Canada/United Kingdom/United States, 2005
U.S. Release Date:
PG-13 (Violence, Profanity)
Theatrical Aspect Ratio:
Michael Keaton, Chandra West, Deborah Kara Unger, Ian McNeice
For our cinematic introduction to the year 2005, I can offer an alternative two-word title to the one selected by Universal Pictures: Utter Crap. (There are more colorful possibilities, but I like to think of this website as family-friendly.) At least that moniker sets reasonable expectations for White Noise, which sounds more like the name of Vanilla Ice's successor than moviedom's latest answer to the mystery of death.
The biggest horror about White Noise is that there's no horror to speak of. In the place of scares, we are bombarded with bad melodrama, silly pseudo-science, a storyline that never comes close to making sense, and a creeping malaise of boredom that will put even the most over-caffeinated move-goer to sleep. I could also complain about the ending, but the movie doesn't really have one. It sort of stumbles to a stop before the credits mercifully begin running. The moment this happened, half the people remaining in the audience bolted for the exit. The other half had to be awakened from a long winter's nap.
Electronic Voice Phenomenon (or EVP) is, we are told, a paranormal occurrence by which the dead communicate with the living through recorded static. (It can't be live static - it has to be recorded, or, in other words, subject to manipulation.) Like astrology, however, EVP is in direct opposition to anything accepted by mainstream science, and has no basis in the real world study of electromagnetism. Like the supremely absurd pseudo-science of astrology, it is accepted on faith by those who have little solid scientific background. Quick, turn to Channel 15 - maybe we'll see Grandma!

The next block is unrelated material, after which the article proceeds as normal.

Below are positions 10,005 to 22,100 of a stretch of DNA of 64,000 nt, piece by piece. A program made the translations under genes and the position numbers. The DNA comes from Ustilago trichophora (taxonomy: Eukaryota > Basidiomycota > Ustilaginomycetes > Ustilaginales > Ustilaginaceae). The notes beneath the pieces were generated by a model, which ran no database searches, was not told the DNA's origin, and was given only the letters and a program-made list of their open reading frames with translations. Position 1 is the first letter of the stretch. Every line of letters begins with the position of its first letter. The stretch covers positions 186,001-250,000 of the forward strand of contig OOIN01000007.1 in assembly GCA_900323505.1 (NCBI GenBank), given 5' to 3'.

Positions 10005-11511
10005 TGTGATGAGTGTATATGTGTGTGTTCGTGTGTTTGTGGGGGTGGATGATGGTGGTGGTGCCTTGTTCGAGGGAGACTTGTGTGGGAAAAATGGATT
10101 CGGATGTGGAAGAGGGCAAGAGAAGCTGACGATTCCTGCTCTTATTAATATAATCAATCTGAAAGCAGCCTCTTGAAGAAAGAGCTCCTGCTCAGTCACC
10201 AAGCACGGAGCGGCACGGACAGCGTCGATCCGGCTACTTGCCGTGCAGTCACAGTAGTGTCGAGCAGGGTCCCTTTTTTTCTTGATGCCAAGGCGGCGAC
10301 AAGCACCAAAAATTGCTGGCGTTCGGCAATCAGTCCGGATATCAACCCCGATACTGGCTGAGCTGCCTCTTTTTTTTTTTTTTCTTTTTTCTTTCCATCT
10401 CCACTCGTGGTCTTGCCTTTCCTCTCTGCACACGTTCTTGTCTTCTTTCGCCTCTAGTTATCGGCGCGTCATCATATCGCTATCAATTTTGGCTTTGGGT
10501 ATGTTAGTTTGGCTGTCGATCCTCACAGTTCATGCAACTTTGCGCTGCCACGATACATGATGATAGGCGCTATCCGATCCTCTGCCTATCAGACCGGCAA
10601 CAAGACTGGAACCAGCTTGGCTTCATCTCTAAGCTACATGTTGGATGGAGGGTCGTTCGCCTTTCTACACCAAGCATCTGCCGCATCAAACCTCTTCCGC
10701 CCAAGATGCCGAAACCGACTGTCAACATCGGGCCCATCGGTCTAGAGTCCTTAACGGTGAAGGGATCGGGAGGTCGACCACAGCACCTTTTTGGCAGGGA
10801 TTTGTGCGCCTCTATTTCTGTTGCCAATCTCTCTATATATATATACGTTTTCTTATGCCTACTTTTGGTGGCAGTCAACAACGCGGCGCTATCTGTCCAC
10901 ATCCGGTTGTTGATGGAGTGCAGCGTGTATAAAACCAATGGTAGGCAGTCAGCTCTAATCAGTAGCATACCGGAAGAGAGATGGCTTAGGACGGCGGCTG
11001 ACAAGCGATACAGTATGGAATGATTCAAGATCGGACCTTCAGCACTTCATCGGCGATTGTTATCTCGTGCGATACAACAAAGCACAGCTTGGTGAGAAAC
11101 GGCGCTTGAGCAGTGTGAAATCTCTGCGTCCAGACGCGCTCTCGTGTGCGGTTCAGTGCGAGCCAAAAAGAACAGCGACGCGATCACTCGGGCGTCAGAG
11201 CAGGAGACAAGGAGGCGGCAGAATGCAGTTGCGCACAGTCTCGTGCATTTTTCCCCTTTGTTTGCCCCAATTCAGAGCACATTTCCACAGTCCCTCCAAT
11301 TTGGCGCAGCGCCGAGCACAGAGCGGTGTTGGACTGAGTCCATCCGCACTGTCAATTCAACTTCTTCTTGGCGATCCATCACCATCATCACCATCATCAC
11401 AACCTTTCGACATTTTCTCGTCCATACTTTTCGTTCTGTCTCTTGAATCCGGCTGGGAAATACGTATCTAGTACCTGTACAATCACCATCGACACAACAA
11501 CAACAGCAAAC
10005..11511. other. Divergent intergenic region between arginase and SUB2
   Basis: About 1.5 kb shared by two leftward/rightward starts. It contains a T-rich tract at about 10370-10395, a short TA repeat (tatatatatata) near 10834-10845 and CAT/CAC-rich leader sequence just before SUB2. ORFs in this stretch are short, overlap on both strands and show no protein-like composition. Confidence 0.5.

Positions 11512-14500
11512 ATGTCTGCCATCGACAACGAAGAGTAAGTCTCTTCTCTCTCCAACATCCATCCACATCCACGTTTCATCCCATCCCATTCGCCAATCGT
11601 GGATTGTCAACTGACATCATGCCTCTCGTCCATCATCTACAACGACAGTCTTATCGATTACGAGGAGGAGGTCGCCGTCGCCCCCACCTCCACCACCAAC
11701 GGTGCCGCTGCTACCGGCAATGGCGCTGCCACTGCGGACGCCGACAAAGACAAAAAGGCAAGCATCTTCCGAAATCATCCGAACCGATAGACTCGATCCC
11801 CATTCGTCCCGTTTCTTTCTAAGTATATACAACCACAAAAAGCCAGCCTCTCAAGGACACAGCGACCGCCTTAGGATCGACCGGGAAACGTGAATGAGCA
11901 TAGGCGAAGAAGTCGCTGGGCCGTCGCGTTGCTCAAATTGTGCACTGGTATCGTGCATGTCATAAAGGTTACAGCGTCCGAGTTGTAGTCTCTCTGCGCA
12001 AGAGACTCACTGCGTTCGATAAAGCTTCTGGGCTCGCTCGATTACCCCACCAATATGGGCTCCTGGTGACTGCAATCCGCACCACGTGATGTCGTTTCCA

A bigger mystery than what the ghosts in this movie are trying to communicate is why Michael Keaton agreed to star as architect Jonathan Rivers. This is one of those "huh?" performances where you know the paycheck was huge or someone has pictures. Chandra West plays Anna Rivers, Jonathan's wife and the requisite Dead Woman Walking. After a couple of cute scenes between husband and wife, she heads out to work and never comes home. The next time Jonathan sees her, it's in the static of his new big-screen TV. At first, Jonathan doesn't accept EVP, but a pair of True Believers, Raymond Price (Ian McNeice) and Sarah Tate (Deborah Kara Unger), convince him otherwise. It isn't long before he is spending every free hour watching white noise on TV or listening to static on the radio. (Odd that he's trying to get what everyone else wants to avoid.) He starts seeing and hearing dead people, or people who aren't quite dead yet. (What else would you expect after staring at a randomly pixilated screen for hours without interruption?)
Somewhere, buried under all of the noise, lies the potential for an effective drama about an obsessed man who can't get beyond the death of his wife. Or a horror film about the demons that can sneak into this world through the cracks we open into another one. Yet White Noise bizarrely straddles the two possibilities, offering little in the way of satisfaction to fans of either genre. Horror aficionados will be bored out of their minds. In fact, aside from a throw-away "boo!" moment here and there, there's nothing remotely creepy until the final ten minutes. Lovers of drama will find themselves chortling at the soap opera badness of the film's "serious" moments.
Filmmaker Geoffrey Sax (a British TV director making his feature debut) and lone credited screenwriter Niall Johnson construct White Noise as a mystery that even they don't understand. As a result, the movie rarely makes sense. The premise of Jonathan attempting to contact his wife is put aside as he becomes a crusader trying to prevent bad things from happening. Somehow, he starts seeing endangered living people in the static, which leads to a conflict with bad ghosts in an astoundingly inept climax.
There's an admitted irony in noting that the first "official" movie of 2005 could end up being the worst of the year. One could consider this a cause for optimism, since it's hard to believe things won't get better. White Noise is obviously aiming to seduce the throngs of teenage movie-goers who made big hits out of The Ring and The Grudge, but as inane as those films are, at least they possess style and atmosphere. White Noise has nothing. You'll have a better time staying home, tuning your TV to a station that doesn't carry a local signal, and staring. Maybe you'll even start to see something - like the evening news from a distant city.